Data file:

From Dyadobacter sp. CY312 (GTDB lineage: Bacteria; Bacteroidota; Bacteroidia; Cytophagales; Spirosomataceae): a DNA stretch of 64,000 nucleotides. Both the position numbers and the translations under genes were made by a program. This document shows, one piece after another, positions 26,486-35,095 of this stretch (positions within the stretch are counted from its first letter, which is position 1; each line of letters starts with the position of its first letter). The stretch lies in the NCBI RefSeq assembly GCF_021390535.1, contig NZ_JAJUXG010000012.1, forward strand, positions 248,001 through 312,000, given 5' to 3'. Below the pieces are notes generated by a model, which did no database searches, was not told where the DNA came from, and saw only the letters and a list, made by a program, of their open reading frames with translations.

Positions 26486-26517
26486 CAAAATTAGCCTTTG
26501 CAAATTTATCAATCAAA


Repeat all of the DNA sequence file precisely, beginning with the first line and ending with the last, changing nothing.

From Dyadobacter sp. CY312 (GTDB lineage: Bacteria; Bacteroidota; Bacteroidia; Cytophagales; Spirosomataceae): a DNA stretch of 64,000 nucleotides. Both the position numbers and the translations under genes were made by a program. This document shows, one piece after another, positions 26,486-35,095 of this stretch (positions within the stretch are counted from its first letter, which is position 1; each line of letters starts with the position of its first letter). The stretch lies in the NCBI RefSeq assembly GCF_021390535.1, contig NZ_JAJUXG010000012.1, forward strand, positions 248,001 through 312,000, given 5' to 3'. Below the pieces are notes generated by a model, which did no database searches, was not told where the DNA came from, and saw only the letters and a list, made by a program, of their open reading frames with translations.

Positions 26486-26517
26486 CAAAATTAGCCTTTG
26501 CAAATTTATCAATCAAA